Yōhen Shikō Tea Ceremony Bowl by Kamada Kōji
Tenmoku holds an honored position in the history and development of tea ceremony in Japan. Tenmoku bowls were first introduced in the 13th century by Buddhist monks returning from their studies in China. They were highly regarded among the Ashikaga shogun, warriors as well as avid tea practitioners, who used them extensively in the evolving art of chanoyu, or Japanese tea ceremony.
Through constant experimentation, Kamada Kōji has elevated tenmoku to an even higher level of refinement with the introduction of several signature glazes. Each one adds another facet to the incredible diversity of his art, and yōhen shikō is one of the proud new members to his growing glazing repertory.
This tea ceremony bowl (chawan) is done in yōhen shikō. Heat within the kiln serves as the catalyst for a complex reaction between wood ash, iron oxide and the minerals in the clay body. The resulting effect is simply transcendent. Like a veiny moth's wing in the sunlight, the bowl radiates blended hues of bronze, gold and purple. When filled with whipped matcha green tea, the harmonious colors are simply breathtaking.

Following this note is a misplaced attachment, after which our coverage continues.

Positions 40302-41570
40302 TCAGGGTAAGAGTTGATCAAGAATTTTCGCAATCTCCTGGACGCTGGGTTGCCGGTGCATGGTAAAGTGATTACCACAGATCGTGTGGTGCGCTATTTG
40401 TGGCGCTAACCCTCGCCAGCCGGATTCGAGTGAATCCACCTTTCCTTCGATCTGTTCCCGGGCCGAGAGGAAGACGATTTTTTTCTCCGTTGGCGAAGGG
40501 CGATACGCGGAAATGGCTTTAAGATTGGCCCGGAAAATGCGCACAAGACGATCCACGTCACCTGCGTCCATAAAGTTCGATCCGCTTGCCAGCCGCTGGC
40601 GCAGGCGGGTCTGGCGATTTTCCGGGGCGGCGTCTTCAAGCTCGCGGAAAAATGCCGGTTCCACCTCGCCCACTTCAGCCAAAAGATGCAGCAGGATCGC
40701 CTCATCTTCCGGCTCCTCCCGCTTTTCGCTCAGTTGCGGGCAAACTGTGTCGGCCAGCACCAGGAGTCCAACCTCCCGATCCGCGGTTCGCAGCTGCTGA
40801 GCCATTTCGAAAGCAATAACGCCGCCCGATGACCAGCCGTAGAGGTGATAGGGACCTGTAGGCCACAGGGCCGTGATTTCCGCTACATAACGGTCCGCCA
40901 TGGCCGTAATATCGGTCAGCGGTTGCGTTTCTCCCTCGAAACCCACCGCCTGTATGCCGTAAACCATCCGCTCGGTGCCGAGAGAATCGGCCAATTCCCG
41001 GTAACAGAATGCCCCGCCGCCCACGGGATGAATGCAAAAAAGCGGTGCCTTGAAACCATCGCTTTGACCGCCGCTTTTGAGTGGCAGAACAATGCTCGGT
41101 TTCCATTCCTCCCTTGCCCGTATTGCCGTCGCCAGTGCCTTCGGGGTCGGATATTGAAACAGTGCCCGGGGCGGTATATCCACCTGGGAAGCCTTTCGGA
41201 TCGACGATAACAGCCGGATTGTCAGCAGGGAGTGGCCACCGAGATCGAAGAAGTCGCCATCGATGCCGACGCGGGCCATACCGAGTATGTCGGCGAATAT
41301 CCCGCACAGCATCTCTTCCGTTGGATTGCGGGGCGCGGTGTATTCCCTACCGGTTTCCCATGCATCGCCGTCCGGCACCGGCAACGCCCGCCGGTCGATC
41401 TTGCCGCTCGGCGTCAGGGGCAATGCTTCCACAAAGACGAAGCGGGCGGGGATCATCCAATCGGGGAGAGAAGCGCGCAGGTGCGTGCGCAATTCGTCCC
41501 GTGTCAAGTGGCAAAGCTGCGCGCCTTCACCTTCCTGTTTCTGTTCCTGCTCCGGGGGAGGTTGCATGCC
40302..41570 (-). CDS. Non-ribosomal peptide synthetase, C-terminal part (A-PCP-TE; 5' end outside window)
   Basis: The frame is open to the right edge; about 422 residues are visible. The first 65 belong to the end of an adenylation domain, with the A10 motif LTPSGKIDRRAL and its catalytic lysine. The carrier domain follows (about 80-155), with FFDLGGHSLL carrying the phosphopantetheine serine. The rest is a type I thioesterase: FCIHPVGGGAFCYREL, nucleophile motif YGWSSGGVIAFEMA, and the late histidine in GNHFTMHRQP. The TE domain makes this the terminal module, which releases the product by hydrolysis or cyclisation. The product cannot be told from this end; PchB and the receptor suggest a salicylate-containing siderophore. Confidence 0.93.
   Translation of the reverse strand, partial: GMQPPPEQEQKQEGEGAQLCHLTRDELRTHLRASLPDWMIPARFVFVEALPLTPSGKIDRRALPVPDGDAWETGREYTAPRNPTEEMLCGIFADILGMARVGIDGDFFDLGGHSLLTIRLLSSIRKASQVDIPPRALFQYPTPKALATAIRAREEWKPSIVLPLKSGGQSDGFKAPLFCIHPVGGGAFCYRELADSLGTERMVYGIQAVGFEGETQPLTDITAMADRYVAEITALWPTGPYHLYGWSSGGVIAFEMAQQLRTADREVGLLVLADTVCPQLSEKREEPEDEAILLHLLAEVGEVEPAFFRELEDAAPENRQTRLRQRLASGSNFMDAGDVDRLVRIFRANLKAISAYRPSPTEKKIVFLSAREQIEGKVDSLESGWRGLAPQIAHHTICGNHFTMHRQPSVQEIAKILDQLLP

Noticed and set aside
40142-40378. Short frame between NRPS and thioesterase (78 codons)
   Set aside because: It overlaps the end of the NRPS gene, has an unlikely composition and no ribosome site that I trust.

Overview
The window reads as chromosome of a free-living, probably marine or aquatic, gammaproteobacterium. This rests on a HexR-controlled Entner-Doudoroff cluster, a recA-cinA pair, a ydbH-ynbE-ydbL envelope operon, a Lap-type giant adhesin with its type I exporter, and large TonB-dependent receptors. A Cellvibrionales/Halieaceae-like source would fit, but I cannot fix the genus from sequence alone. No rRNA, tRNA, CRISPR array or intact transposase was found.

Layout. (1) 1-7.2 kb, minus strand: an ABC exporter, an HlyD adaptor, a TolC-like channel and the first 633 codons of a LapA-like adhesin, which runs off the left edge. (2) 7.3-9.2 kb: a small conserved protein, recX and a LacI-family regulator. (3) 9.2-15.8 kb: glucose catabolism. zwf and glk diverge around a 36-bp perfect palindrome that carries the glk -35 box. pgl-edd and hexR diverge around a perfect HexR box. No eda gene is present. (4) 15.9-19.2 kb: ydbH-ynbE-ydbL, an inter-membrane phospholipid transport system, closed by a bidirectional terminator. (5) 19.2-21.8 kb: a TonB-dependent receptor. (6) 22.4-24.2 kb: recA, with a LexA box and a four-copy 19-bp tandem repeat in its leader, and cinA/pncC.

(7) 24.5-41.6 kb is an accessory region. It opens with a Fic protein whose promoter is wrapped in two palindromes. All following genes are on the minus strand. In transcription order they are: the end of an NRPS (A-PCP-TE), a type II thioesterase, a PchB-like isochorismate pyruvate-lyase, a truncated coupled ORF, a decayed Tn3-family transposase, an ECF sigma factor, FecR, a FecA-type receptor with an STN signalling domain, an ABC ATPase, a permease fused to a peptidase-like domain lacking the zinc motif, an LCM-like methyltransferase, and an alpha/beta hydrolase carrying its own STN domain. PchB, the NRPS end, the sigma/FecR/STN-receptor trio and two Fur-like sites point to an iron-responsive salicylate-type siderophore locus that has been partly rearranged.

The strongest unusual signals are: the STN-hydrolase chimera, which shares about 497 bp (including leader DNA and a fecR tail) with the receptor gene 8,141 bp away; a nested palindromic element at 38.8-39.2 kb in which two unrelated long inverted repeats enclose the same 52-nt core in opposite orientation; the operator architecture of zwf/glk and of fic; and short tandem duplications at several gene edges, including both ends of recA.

The body is skillfully formed in the classical tenmoku tea bowl shape and perfectly balanced on its footring. With links to tenmoku's past and present, the bowl makes the ideal acquisition for any collector with an interest in chanoyu.
Kamada Kōji's tenmoku works are held in private collections around the world and, in 2005, were acquired by New York's Metropolitan Museum of Art for display in their Asian Art collection.
A wooden presentation box will be custom made to order and signed by the artist. Delivery time for this item is 2 weeks.
A fukusa display cloth is included.
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